Mini book review of Robert Pearl's Mistreated - SEPSIS

robert bell rmsbell200 at YAHOO.COM
Sun Jun 11 18:55:47 UTC 2017


Thanks Mark.

Yes, measurement - and one can ask what needs to be done to break through on that barrier? So important.

Do any of the goals by various organizations that are set have a time factor involved? Perhaps demonstrating there is an urgency to get to a solution? 

In 1961 President Kennedy talked about putting a man on the moon in this decade! And 8 years later it happened.

Does SIDM have time related goals?

Rob Bell, MD.



> On Jun 11, 2017, at 6:55 AM, Mark Graber <Mark.Graber at Improvediagnosis.org> wrote:
> 
> Measurement -  the final frontier !
>  
> The IHI had the 100,000 lives campaign many years ago followed by the 5M lives campaign, both of which involved measurement and evidence of progress.  AHRQ publishes annual updates on the safety measures they track; the 2016 AHRQ Chartbook is attached, with notable improvements in CLABSI, and many other areas.
>  
> In terms of diagnostic safety, measurement is still a ways off, but a very solid foundation for measurement will result from the foundational work being done by the National Quality Forum, which is in the final stages of developing the concept areas where measurement would be helpful.  The framework for this project is availablehere <http://www.qualityforum.org/Improving_Diagnostic_Quality_and_Safety.aspx> and I believe the full report is now available for public comment.  So for the time being, progress in earlier diagnosis and treatment of sepsis is one of the few (or only?) areas where we have clear evidence that diagnosis is improving.  Timely diagnosis and management of kernicterus is the only other area where there might be similar evidence of progress, but I haven’t seen data on that.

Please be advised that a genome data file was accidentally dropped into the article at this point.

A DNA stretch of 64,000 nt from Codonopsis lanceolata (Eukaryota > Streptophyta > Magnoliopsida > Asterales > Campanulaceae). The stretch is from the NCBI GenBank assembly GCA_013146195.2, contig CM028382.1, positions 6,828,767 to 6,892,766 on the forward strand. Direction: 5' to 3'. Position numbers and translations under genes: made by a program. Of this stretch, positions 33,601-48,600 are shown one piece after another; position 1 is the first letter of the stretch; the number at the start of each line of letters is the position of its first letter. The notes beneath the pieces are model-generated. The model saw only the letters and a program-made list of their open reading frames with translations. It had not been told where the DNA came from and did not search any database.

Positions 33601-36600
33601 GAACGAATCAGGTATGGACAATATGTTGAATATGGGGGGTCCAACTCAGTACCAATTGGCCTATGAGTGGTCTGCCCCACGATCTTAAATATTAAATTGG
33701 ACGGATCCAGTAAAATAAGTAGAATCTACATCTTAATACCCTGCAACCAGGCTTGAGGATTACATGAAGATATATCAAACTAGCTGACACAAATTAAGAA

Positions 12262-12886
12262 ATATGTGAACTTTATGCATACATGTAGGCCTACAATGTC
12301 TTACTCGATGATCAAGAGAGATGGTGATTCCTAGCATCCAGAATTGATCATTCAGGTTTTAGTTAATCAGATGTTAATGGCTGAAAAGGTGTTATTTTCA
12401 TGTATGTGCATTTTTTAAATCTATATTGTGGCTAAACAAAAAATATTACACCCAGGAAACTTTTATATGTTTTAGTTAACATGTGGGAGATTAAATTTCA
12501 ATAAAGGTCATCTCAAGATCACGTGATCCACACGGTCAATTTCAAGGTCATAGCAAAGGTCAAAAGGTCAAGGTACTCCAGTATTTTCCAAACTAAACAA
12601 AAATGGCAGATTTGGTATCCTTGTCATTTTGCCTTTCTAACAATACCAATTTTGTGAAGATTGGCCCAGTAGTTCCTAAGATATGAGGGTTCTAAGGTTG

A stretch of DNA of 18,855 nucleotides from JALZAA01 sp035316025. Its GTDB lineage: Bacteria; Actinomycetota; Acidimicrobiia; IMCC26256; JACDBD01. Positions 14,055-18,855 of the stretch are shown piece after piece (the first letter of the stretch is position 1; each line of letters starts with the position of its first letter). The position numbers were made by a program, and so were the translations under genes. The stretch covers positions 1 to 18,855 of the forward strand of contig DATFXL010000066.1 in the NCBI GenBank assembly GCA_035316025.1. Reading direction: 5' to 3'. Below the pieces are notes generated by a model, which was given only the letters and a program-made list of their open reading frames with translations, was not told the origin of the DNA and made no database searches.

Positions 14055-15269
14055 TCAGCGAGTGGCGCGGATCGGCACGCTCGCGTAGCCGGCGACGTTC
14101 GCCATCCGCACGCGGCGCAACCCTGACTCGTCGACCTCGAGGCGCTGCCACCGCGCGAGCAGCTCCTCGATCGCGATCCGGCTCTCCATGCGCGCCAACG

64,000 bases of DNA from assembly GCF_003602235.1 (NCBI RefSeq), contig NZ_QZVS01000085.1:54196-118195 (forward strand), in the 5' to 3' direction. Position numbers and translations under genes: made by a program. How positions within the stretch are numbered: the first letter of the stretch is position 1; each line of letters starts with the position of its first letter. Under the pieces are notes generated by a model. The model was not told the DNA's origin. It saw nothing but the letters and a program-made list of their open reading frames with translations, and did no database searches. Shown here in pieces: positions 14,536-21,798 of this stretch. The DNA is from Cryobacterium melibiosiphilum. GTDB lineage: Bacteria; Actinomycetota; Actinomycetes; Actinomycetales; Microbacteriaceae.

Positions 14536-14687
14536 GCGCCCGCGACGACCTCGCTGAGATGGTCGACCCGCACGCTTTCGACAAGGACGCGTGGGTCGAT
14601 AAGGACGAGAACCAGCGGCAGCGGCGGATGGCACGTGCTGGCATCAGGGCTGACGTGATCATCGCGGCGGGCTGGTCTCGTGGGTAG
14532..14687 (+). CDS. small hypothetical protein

>  
> Mark L Graber MD FACP
> President, Society to Improve Diagnosis in Medicine
> <image001.jpg>
>  
> From: robert bell <rmsbell200 at yahoo.com <mailto:rmsbell200 at yahoo.com>>
> Date: Saturday, June 10, 2017 at 11:04 AM
> To: Listserv ImproveDx <IMPROVEDX at LIST.IMPROVEDIAGNOSIS.ORG <mailto:IMPROVEDX at LIST.IMPROVEDIAGNOSIS.ORG>>, Mark Graber <Mark.Graber at Improvediagnosis.org <mailto:Mark.Graber at Improvediagnosis.org>>
> Subject: Re: [IMPROVEDX] Mini book review of Robert Pearl's Mistreated - SEPSIS
>  
> Dear Mark,
>  
> Very Good points?
>  
> Does SIDM or any of the Societies and Foundations involved in Error reduction have time related goals? And is there any evidence that time related goals achieve anything extra?
>  
> Rob Bell MD
> 
> Sent from my iPad
> 
> On Jun 9, 2017, at 8:17, Mark Graber <Mark.Graber at IMPROVEDIAGNOSIS.ORG <mailto:Mark.Graber at IMPROVEDIAGNOSIS.ORG>> wrote:
> 
> Thanks Ruth for the calling attention to Robert Pearl’s book and the sepsis problem.